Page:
You can see this on the above chart – the GDX to GDXJ ratios have been declining this year, despite continuous strength in stocks. But why has this been the case? I think I have an explanation for this phenomenon.

I previously wrote that I would get back to the stocks like GME while discussing juniors, and this is the part of the analysis when I deliver.

But does GME have anything to do with junior miners? It does. And so does Dogecoin and many other altcoins. Heck, even the Polish stock market. Yes, all of them can provide useful gold trading tips — really.

The common denominator of all this is the stage at which the market finds itself, and in particular, the part of the market that is currently dominant as buyers.

The common denominator of all this is the stage in which the market is, and in particular, the part of the market that is currently dominant as buyers.

I previously mentioned several times that the insiders are now heavy sellers of their company shares. But who’s buying those shares (and many other assets)? The investment public! The people “armed” with cash from various stimulus programs and encouraged by the ubiquitous gains on the stock market.

Here's where it gets really interesting. While the professionals tend to stick to the main, historically tested assets with great liquidity (partially because they want those conservative holdings as they are well-researched, and partially, because smaller markets are too small for really big institutions to enter), the investment public goes into cheap, alternative, and less known assets as it seems to them that these parts of the market will now outperform (simply because they are cheap relative to the rest).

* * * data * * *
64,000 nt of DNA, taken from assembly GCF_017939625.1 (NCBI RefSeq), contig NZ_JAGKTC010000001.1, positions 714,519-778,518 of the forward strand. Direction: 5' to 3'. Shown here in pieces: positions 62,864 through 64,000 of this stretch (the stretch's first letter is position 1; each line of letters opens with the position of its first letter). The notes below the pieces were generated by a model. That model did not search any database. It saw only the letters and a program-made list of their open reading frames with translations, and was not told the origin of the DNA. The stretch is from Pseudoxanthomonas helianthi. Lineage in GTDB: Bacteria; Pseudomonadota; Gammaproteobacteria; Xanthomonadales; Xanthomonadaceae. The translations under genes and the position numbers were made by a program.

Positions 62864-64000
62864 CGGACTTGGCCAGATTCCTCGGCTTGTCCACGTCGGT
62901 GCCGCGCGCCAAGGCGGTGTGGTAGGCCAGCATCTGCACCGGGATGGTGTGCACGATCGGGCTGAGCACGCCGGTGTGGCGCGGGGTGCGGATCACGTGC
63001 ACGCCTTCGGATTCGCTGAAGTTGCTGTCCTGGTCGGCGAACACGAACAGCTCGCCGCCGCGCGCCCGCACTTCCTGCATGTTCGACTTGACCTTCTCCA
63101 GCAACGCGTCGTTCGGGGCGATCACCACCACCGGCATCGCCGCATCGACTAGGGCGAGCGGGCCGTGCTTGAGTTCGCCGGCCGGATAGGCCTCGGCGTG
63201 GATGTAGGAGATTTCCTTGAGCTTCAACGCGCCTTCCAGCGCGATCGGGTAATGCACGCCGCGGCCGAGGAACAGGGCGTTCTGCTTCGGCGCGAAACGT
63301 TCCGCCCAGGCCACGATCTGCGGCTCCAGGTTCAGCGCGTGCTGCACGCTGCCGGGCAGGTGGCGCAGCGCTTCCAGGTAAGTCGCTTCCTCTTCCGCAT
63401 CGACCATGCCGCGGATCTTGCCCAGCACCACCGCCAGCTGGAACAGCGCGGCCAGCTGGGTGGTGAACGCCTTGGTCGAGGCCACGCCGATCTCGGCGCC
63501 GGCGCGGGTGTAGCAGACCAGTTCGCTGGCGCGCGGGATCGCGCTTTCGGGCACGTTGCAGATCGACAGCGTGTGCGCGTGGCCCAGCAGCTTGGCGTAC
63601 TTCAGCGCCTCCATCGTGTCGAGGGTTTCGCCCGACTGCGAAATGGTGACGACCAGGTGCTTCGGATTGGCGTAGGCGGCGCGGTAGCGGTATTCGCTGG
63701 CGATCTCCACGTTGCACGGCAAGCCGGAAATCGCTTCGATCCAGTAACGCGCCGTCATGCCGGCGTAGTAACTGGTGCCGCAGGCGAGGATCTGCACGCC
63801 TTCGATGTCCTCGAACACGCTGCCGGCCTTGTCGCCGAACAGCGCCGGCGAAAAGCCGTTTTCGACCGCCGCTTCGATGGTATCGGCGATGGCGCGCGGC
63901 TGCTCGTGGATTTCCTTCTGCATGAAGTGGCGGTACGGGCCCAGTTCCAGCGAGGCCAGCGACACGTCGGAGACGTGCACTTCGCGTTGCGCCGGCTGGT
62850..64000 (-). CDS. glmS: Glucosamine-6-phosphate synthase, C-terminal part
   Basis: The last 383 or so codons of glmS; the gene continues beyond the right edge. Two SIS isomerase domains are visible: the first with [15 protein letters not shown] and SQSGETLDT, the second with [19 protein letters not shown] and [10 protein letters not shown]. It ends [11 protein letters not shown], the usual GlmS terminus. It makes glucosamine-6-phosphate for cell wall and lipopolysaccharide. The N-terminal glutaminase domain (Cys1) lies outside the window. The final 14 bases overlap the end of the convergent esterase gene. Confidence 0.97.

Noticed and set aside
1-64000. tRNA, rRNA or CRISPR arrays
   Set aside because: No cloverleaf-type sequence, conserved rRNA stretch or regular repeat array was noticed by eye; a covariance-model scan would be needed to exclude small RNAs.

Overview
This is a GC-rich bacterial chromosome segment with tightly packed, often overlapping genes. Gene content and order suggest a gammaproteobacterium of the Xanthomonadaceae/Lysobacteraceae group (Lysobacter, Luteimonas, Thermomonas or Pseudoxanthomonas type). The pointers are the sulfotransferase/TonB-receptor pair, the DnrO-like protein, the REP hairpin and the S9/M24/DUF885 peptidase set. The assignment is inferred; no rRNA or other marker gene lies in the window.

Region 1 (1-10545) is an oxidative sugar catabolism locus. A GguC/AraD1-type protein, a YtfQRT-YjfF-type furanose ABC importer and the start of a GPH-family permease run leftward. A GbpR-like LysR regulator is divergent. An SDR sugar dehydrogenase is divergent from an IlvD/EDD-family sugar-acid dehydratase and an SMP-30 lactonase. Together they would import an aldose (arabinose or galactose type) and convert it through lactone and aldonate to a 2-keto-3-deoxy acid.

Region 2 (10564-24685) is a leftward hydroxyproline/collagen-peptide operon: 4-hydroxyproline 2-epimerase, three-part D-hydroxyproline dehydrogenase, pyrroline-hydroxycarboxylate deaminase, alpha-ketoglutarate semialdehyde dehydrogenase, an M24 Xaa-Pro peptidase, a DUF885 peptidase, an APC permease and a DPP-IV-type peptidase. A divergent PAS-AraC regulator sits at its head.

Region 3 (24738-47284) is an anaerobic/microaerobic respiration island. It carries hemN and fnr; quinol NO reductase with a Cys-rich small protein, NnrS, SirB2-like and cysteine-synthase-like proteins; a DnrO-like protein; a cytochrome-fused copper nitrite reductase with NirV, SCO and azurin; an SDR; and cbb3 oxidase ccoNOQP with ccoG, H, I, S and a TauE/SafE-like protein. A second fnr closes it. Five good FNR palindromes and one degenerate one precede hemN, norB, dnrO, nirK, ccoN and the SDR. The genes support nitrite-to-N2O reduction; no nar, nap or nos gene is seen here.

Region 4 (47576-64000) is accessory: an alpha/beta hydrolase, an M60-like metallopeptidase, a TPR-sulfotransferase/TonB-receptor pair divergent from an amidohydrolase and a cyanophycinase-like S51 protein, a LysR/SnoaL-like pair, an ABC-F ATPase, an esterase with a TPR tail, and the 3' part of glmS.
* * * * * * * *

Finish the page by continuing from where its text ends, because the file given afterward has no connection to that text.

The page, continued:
As various markets have gotten well ahead of themselves, we see that the final parts of the markets have been booming. Bitcoin is being outperformed by altcoins. The sound stocks were outperformed by GameStop and “alikes”. Silver soared relative to gold. Smaller and not so well-performing markets (e.g., the Polish stock market) have even outperformed the S&P 500 recently. All this indicates major reversals across the board (likely accompanied by a soaring USDX).

But what about juniors? Why haven’t they been soaring relative to senior mining stocks? What makes them so special (and weak) right now? In my opinion, it’s the fact that we now – unlike at any other time in the past – have an asset class that seems similarly appealing to the investment public. Not to everyone, but to some. And this “some” is enough for juniors to underperform.